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Novel laboratory methods for determining the fine scale electrical resistivity structure of core

Haslam, E.P.; Gunn, D.A.; Jackson, P.D.; Lovell, M.A.; Aydin, A.; Prance, R.J.; Watson, P.. 2014 Novel laboratory methods for determining the fine scale electrical resistivity structure of core. Journal of Applied Geophysics, 111. 384-392. 10.1016/j.jappgeo.2014.07.017

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Abstract/Summary

High-resolution electrical resistivity measurements are made on saturated rocks using novel laboratory instrumentation and multiple electrical voltage measurements involving in principle a four-point electrode measurement but with a single, moving electrode. Flat, rectangular core samples are scanned by varying the electrode position over a range of hundreds of millimetres with an accuracy of a tenth of a millimetre. Two approaches are tested involving a contact electrode and a non-contact electrode arrangement. The first galvanic method uses balanced cycle switching of a floating direct current (DC) source to minimise charge polarisation effects masking the resistivity distribution related to fine scale structure. These contacting electrode measurements are made with high common mode noise rejection via differential amplification with respect to a reference point within the current flow path. A computer based multifunction data acquisition system logs the current through the sample and voltages along equipotentials from which the resistivity measurements are derived. Multiple measurements are combined to create images of the surface resistivity structure, with variable spatial resolution controlled by the electrode spacing. Fine scale sedimentary features and open fractures in saturated rocks are interpreted from the measurements with reference to established relationships between electrical resistivity and porosity. Our results successfully characterise grainfall lamination and sandflow cross-stratification in a brine saturated, dune bedded core sample representative of a southern North Sea reservoir sandstone, studied using the system in constant current, variable voltage mode. In contrast, in a low porosity marble, identification of open fracture porosity against a background very low matrix porosity is achieved using the constant voltage, variable current mode. This new system is limited by the diameter of the electrode that for practical reasons can only be reduced to between 0.5 and 0.75 mm. Improvements to this resolution may be achieved by further reducing the electrode footprint to 0.1 mm × 0.1 mm using a novel high-impedance, non-contact potential probe. Initial results with this non-contact electric potential sensor indicate the possibility for generating images with grain-scale resolution.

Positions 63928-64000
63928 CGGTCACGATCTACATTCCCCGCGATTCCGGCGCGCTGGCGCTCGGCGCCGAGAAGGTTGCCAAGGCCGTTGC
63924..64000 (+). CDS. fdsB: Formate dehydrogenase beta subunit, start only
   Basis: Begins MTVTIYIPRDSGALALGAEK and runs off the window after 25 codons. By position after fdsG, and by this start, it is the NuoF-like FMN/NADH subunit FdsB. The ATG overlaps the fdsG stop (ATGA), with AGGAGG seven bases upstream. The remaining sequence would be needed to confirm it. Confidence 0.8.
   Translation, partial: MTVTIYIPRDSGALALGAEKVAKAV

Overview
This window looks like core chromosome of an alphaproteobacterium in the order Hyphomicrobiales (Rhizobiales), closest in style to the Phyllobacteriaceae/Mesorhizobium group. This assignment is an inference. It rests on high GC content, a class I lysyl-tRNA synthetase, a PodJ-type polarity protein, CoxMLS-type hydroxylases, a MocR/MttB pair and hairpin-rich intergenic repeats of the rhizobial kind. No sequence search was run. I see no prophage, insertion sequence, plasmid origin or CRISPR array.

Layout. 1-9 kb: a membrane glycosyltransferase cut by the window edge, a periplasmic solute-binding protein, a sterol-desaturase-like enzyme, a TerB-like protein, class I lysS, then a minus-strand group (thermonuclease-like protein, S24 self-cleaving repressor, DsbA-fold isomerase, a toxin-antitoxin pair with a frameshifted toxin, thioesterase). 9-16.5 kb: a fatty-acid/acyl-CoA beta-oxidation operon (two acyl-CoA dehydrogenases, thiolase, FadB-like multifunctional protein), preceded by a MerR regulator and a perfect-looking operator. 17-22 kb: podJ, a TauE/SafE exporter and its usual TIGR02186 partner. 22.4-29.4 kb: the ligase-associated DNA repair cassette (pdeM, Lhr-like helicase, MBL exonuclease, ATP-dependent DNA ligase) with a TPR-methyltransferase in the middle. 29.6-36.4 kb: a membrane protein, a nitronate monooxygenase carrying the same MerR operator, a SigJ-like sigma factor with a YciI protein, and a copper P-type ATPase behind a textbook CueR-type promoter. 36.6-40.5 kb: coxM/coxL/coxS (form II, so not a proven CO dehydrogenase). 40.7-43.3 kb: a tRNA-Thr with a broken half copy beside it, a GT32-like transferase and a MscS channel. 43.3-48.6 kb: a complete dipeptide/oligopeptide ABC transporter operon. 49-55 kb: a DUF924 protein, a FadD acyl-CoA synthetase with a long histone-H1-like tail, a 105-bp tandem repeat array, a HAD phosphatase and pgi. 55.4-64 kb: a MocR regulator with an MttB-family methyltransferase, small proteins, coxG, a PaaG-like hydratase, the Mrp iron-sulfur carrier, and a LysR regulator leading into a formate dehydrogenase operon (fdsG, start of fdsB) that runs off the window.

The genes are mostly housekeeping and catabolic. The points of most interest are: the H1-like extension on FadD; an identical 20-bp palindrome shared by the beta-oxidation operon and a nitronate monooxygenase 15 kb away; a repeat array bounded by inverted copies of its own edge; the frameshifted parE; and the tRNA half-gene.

Item Type: Publication - Article
Digital Object Identifier (DOI): 10.1016/j.jappgeo.2014.07.017
ISSN: 09269851
Date made live: 23 Sep 2015 14:15 +0 (UTC)
URI: http://nora.nerc.ac.uk/id/eprint/511851

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